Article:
Comic Review: Hawkman Volume 1

I can’t say I’ve ever been a huge Hawkman fan.  I actually prefer Hawkgirl/woman for a wide variety of reasons.  Mostly this is because DC in recent years has used the Carter Hall Hawkman, and he keeps going on about reincarnation and true love.  I’ve always preferred the Thanagarian version.

But DC brought the Winged Wonder back in a big way post Dark Nights: Metal, and I gotta say, the creative team caught my eye.  Will the new series by any good?  The only way to find out would be to try out the new book with the first trade, subtitled Awakening.

Why should the creative team be an attraction?  Well, the writer is Robert Venditti.  He’s has plenty of experience with both ancient warriors in the modern world (X-O Manowar) and the cosmic (Green Lantern).  So, the writing is in good hands.  As for the art, that would be the always reliable Bryan Hitch.  So, there’s a strong potential for a good story and a very talented artist at work.  Do they have what it takes to make Hawkman interesting?

So far, the answer there is yes.  The story does involve Hawkman’s endless reincarnation, but this time with a twist.  Carter realizes that not only has he reincarnated many times on Earth, but also on other planets, going back far further than he ever thought he might go.  As such, Carter learns he was also Katar Hol of Thanagar.  But he also had lives on other worlds like Rann and Krypton.  The only common thread is he always loved the idea of flying and had some kind of hawk motif on his person.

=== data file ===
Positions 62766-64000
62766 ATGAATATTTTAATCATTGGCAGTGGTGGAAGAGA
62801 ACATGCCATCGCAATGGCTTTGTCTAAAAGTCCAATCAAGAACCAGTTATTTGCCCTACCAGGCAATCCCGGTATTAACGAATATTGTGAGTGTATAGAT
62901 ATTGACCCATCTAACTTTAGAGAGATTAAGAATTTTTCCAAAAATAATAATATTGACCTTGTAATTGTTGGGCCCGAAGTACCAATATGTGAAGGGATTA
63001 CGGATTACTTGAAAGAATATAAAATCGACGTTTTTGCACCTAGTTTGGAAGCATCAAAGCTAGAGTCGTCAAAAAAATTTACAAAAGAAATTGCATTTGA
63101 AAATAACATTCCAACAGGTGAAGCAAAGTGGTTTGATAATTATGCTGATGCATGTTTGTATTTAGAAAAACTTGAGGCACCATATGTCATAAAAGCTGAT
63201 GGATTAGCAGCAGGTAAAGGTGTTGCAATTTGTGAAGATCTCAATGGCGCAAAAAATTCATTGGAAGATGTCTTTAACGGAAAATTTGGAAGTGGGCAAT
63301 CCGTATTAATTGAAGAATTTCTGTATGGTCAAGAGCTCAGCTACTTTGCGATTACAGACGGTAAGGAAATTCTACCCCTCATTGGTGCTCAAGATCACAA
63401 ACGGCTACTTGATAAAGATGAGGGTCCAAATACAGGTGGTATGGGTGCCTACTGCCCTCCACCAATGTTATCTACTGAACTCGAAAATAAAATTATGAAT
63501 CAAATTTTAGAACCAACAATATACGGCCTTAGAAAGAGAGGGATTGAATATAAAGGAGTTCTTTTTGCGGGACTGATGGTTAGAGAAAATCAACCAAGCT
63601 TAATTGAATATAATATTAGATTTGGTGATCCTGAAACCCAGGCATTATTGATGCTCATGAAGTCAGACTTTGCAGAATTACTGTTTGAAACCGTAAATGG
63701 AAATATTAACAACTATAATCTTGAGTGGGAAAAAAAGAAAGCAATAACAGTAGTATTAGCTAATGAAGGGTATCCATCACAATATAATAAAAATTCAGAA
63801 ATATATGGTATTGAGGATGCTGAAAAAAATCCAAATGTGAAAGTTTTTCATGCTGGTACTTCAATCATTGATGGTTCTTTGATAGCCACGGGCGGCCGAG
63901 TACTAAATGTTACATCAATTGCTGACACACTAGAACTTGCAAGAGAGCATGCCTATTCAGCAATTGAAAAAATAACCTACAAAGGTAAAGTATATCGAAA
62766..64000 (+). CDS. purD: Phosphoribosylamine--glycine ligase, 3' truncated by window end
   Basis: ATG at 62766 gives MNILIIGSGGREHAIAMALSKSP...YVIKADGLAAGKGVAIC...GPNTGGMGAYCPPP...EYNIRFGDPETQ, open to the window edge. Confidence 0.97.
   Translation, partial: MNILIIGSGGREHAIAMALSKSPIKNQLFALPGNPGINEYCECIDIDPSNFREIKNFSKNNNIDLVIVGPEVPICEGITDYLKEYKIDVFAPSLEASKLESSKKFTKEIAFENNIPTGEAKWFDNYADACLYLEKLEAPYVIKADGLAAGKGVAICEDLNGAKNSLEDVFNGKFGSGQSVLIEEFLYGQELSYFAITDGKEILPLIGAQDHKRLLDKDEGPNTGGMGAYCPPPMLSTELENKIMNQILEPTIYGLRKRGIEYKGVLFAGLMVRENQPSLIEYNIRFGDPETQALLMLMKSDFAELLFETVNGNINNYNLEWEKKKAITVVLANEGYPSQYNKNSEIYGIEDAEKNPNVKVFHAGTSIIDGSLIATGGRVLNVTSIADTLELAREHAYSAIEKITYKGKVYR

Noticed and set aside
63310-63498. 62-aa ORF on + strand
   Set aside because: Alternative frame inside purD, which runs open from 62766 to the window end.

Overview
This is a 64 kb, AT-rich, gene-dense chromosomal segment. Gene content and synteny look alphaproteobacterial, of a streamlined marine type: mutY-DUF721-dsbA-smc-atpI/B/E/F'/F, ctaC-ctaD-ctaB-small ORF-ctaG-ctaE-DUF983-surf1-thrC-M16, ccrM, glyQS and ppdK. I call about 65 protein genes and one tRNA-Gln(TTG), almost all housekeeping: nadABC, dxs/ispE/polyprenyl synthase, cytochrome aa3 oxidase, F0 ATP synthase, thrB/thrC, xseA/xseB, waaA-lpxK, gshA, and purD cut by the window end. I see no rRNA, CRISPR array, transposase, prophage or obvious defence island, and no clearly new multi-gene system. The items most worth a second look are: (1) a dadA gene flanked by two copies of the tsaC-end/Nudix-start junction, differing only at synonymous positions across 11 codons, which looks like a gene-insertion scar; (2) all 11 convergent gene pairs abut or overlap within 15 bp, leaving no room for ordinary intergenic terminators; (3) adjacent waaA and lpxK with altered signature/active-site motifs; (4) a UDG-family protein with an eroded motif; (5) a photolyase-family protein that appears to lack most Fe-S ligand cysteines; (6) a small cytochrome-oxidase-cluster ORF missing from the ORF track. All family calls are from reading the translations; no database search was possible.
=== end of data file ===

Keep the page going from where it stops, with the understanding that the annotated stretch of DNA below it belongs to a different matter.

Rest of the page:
But there’s something else, something worse going on.  Carter has some ancient enemies.  He doesn’t quite remember them aside from their name:  the Deathbringers.  And they can destroy worlds..  Carter suspects he left plans to defeat them, whoever they are, but first, he’ll need to find them.

Venditti knows his Hawkman history from the looks of things and his DC worlds.  Carter meets some Feathereans, has a team-up with his long time friend Ray Palmer, and even visits Dinosaur Island.  Best of all is a small thing:  Carter has a network of allies, all people whose ancestors he saved in years gone past.

Bottom line:  this looks like some good fun with a character I usually don’t care much for.  I think I’ll stick with this when the next trade comes out.  8.5 out of 10 unpleasant encounters with past lives.

tomk74

Defender of the faith, contributing writer, debonair man-about-town.

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